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Legislative intent is a fiction. Courts and scholars accept this by and large. As this Article shows, however, both are confused as to why, and, more importantly, as to what this entails.

This Article argues that the standard account of why legislative intent is a fiction—that Congress is a “they,” not an “it”—rests on an overly simplistic conception of shared agency. Drawing on contemporary work in philosophy of action, this Article contends that Congress as such has no intentions not because of difficulties in aggregating the intentions of individual members, but rather because Congress lacks the sort of delegatory structure that one finds in, for example, a corporation. This reformulated argument for intent skepticism reveals that recent attempts to rehabilitate actual, historical intent—all of which rest upon a delegatory model—are misguided.

Second and more importantly, this Article argues that the fictional nature of legislative intent entails that, contrary to a recent, influential wave of scholarship, interpreters of legislation have little reason to care about the fine details of legislative process. It is platitude that legislative text must be interpreted “in context.” As this Article explains, however, “context” consists of information salient to author and audience alike. This basic insight from philosophy of language necessitates what this Article calls the conversation model of interpretation, whereby legislation is treated as having been written by legislators for those tasked with administering the law (e.g., courts, agencies) and, critically, those on whom the law operates (e.g., citizens). An interpreter thus occupies the position of conversational participant, hearing statements directed at her and other participants. So situated, that interpreter reads legislative text in a “context” consisting of information salient both to members of Congress and to, for example, citizens.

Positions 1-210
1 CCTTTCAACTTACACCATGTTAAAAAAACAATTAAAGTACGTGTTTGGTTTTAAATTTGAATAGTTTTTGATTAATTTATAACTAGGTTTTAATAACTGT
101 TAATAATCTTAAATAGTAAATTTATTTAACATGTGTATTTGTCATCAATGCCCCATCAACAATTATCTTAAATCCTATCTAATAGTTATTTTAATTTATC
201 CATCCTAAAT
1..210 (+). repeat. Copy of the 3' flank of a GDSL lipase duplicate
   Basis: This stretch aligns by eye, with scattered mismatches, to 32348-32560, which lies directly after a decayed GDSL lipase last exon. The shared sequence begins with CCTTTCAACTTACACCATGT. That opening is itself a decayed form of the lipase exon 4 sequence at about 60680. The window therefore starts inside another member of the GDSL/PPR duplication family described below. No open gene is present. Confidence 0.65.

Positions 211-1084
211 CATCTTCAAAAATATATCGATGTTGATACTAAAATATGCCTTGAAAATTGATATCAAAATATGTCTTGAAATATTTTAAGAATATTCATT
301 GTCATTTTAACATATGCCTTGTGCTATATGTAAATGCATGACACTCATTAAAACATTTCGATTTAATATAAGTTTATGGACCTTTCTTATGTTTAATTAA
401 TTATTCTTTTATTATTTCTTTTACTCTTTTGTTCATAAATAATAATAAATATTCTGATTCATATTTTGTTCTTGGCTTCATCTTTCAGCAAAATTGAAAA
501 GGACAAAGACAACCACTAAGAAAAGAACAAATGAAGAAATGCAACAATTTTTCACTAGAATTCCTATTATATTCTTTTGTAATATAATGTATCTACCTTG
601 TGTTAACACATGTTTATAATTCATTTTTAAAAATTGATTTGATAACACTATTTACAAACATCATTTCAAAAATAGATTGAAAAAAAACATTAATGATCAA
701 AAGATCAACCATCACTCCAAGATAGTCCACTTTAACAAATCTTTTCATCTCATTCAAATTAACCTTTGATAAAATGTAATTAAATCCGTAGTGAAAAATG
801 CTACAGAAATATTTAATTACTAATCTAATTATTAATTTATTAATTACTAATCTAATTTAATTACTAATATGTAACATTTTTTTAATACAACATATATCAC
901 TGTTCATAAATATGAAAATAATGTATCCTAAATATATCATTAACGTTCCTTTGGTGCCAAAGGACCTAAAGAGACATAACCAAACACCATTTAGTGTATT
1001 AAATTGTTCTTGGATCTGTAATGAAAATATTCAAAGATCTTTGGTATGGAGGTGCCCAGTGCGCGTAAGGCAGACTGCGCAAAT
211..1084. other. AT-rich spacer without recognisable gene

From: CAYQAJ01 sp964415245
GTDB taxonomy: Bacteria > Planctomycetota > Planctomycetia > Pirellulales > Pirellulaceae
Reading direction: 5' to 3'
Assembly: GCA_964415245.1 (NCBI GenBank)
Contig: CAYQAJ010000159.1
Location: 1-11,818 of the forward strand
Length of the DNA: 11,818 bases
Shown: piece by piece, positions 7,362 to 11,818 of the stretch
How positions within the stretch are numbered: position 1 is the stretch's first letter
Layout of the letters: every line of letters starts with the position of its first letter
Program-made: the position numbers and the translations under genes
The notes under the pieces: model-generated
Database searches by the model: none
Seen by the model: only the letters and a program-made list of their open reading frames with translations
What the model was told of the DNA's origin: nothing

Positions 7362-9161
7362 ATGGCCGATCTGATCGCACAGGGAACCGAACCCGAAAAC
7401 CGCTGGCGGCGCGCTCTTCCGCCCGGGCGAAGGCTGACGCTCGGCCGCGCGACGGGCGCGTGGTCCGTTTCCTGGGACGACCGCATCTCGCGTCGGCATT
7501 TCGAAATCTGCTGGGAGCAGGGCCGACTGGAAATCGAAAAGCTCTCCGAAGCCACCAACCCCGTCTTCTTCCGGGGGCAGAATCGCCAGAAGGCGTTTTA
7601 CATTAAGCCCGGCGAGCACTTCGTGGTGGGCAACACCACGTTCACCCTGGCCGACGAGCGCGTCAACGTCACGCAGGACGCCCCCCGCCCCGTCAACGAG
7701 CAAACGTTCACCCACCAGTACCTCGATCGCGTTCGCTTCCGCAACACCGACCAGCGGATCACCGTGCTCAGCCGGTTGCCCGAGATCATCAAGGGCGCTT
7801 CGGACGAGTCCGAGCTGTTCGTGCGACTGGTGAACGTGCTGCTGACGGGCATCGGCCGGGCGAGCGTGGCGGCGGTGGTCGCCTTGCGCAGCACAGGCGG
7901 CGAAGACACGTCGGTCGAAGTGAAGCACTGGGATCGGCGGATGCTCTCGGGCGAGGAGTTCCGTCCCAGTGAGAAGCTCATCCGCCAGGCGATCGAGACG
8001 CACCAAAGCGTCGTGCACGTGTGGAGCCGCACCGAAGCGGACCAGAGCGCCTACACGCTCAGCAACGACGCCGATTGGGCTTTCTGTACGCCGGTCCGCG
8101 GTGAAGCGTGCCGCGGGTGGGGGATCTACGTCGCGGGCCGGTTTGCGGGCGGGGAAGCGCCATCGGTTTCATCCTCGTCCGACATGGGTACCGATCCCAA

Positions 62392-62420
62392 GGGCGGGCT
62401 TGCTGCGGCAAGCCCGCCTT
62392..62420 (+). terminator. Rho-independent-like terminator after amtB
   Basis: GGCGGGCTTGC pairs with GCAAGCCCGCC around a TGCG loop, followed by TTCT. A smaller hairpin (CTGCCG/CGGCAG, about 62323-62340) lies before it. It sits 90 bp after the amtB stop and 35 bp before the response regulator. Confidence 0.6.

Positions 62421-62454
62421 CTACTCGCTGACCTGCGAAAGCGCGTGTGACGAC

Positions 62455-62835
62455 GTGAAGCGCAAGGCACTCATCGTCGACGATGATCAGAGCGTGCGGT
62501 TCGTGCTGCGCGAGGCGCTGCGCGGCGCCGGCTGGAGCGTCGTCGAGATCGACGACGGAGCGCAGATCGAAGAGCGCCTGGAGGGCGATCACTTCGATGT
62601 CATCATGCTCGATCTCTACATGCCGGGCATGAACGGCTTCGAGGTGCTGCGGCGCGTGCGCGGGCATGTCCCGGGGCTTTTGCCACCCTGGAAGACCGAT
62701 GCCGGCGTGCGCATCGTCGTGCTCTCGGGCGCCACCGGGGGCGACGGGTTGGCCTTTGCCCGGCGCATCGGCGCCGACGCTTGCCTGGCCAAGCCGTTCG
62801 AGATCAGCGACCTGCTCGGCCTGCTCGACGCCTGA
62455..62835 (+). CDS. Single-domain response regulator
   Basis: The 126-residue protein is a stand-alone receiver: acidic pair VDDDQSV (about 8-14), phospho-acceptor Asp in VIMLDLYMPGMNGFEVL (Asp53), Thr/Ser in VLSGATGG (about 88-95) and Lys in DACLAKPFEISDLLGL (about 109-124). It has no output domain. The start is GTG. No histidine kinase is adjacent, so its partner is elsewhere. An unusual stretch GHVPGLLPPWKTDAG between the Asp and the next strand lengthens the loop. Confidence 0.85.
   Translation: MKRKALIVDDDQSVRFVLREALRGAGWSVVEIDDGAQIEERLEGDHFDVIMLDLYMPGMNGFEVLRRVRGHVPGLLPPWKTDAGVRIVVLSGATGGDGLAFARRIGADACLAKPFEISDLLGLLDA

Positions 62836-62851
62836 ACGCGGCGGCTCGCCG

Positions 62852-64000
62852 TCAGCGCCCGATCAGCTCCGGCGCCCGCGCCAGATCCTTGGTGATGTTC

The conversation model displaces what this Article calls the eavesdropping model of interpretation, the prevailing paradigm among both courts and scholars. When asking what sources of information an interpreter should consider, courts and scholars—both textualists and purposivists—reliably privilege the epistemic position of members of Congress. The result is that legislation is treated erroneously as having been written by legislators for legislators. An interpreter is thus relegated to eavesdropper, left to listen in on the conversation. So situated, that interpreter reads legislative text in a “context” consisting of information salient to members of Congress in particular. This tendency is plainest in recent scholarship urging greater attention to legislative process—the nuances of which are of high salience to legislators, but plainly not so to citizens. As this Article explains, attending to “how Congress really works” could make sense if Congress had unexpressed intentions to discover. Because legislative intent is a fiction, however, Congress has no such hidden intentions to find.


statutory interpretation, legislative intent

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Duke Law Journal

Publication Citation

66:5 Duke L.J. __ (forthcoming 2017).